Stuart McClary has been fishing the Cornish waters around the beautiful port of St Ives since he was 16 and is happy to take people out with him to catch mackerel.
Any chef will tell you that hand-line caught mackerel is best of all. For starters, it’s a sustainable way of fishing, because you can only ever catch around 20-30 fish per line. But the fish don’t get bruised either, because they’re not hauled up in big, heavy nets.
Stuart knows every ebb and flow of the sea around St Ives, so we concentrated our fishing efforts in a well-known hot spot. Unfortunately, we picked up an unwelcome companion along the way – beautiful as they are, seals are a huge headache for fishermen, because they hang back from the boat and then chase any fish that your bright red feather lures attract. After a couple of hours of shifting around to escape our blubbery friend, we finally had some luck. Relief spread across Stuart’s face as he hauled in 20 or so mackerel – not a massive catch, but more than enough for me.
Cooking up a treat
Back on dry land, I shed the waterproofs and made a dash over to Porthminster beach clutching my tray of omega-3 packed fish to meet Mick and Zac, the chefs at Porthminster Café. This beachside eatery has racked up scores of awards and gained a fantastic reputation for fresh Cornish seafood.
The boys were waiting on the beach, knives at the ready, barbecue primed and banana leaves on stand-by. I have to explain that I don’t particularly like ‘fishy’ fish – and by that I mean oily, rich-tasting fish such as mackerel. Despite this, with knitted brows, the Australian chefs worked furiously to create a dish I would enjoy. “We’re gonna turn ya,” Mick promised.
“I guarantee you’ll like it.”
Once expertly boned and prepared, the spoils of the day were cooked for a mere four minutes on the barbie.
Then came the moment of truth. I tucked into grilled mackerel with saffron and red onion jam (see recipe, right). Oh. My. Word. Despite my concerns, the fish was meaty, tasty and absolutely delectable. The flavours got on like long-lost friends and a convert was born. The cameras stopped rolling and the crew all plopped down on to the sand to take in the view and share in our delicious catch of the day.
Grilled mackerel with saffron and red onion jam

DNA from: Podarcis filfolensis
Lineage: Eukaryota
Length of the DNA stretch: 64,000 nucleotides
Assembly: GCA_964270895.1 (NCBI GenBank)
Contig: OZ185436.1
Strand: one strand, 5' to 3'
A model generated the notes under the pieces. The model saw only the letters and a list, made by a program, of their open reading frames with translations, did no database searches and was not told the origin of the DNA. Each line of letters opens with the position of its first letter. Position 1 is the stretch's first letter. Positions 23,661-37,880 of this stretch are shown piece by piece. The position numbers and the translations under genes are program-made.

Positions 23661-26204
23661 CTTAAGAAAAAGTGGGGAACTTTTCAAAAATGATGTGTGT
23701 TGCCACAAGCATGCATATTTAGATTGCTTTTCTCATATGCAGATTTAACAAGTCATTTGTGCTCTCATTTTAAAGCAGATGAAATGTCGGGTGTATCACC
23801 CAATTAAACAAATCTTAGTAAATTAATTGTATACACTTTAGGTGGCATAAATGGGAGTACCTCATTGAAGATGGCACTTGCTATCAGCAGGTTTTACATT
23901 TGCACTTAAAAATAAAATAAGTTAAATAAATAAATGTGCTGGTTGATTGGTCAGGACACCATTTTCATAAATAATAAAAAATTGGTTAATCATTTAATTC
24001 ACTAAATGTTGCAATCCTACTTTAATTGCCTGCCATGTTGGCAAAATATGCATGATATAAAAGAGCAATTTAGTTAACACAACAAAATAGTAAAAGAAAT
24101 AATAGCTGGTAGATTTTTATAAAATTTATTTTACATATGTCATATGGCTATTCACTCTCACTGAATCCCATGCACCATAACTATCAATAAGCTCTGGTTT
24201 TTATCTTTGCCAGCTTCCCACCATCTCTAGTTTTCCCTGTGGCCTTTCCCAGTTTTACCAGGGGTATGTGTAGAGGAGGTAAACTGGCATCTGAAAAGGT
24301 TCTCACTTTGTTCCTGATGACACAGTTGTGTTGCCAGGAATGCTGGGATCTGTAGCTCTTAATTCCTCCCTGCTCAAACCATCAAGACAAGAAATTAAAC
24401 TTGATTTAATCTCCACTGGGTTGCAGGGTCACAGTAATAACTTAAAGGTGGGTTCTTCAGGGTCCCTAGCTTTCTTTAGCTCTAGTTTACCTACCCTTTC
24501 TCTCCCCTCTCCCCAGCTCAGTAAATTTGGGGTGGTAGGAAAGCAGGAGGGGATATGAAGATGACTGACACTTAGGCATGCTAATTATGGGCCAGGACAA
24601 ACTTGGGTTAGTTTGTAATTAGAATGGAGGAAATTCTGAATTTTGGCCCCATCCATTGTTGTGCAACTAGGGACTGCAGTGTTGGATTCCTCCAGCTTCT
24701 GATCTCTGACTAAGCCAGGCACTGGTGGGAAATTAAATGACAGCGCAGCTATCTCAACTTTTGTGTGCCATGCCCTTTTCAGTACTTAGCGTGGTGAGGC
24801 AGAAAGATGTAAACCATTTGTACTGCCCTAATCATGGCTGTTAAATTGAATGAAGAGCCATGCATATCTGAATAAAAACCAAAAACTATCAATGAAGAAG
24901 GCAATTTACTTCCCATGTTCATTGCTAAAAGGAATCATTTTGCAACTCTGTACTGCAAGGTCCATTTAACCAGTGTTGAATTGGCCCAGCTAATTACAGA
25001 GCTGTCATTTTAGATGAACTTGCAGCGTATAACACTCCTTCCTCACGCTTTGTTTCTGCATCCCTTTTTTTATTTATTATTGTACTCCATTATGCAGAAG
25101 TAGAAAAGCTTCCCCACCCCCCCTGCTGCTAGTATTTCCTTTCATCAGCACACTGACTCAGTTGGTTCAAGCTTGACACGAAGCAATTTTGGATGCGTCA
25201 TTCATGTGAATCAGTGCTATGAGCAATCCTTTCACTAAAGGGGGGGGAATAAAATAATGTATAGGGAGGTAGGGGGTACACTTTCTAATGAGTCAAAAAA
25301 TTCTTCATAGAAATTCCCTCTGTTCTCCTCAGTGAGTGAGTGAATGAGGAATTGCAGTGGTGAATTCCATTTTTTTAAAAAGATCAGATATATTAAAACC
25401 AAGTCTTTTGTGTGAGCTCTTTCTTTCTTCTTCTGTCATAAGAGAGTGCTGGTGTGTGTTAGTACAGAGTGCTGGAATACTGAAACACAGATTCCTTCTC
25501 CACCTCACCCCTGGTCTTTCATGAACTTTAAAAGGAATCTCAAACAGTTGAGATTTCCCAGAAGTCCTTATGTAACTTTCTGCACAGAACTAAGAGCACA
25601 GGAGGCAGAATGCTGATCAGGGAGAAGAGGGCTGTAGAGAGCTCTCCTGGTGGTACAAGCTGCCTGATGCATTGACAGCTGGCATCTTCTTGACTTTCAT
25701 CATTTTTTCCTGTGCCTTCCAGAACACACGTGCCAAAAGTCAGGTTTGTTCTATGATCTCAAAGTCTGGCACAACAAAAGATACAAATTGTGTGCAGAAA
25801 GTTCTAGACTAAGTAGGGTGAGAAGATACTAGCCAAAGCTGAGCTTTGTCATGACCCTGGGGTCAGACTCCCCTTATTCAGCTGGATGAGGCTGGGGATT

2 mackerel fillets
1 sprig of thyme
1 red onion
Pinch of saffron
1 tbsp toasted pine nuts
1 tsp sumac
1 lemon wedge
50ml (1¾ fl oz) olive oil
5ml (¼ fl oz) balsamic vinegar
½ bulb of fennel
2 peeled, steamed new potatoes
2 mint leaves
RED ONION JAM
Slice the red onion finely, place it in a pot with a drizzle of olive oil and cook slowly until the onion becomes soft. Add salt, pepper and a teaspoon of balsamic vinegar to taste, then cook until the vinegar has reduced. Remove from heat and allow to cool.
Place a large square of banana leaf or foil and fill it with the red onion jam, sliced new potatoes, thyme and saffron. Place the mackerel fillets
on top with the skin facing up, then wrap gently and cook on the barbecue for two minutes on each side.
FENNEL AND MINT SALAD
Shave the fennel as finely as possible, then mix with the leaves, cucumber, red onion and tomatoes. Tear in some mint leaves at
the last second, then season with salt and pepper and dress with balsamic vinegar.
Unwrap the banana leaf or foil, and place fish on a plate with the skin-side up. Serve with salad and then garnish the plate with pine nuts, sumac and lemon vincotto, and a slice of lemon.
Recipe courtesy of the Porthminster Café
HOW TO GET THERE
St Ives is 30 miles south-west of Newquay. Turn off the A30 at Lelant and follow the A3074 into the centre.
St Ives Boats
Daily two-hour mackerel fishing trips in May-October, adults £15, children £10.
www.porthminstercafe.co.uk This beach café has uninterrupted views over St Ives Bay and specialises in Mediterranean and Asian seafood dishes.
The Sloop Inn
Enjoy local crab in one of Cornwall’s oldest pubs
Boskerris Road, Carbis Bay
A contemporary hotel above Carbis Bay beach.
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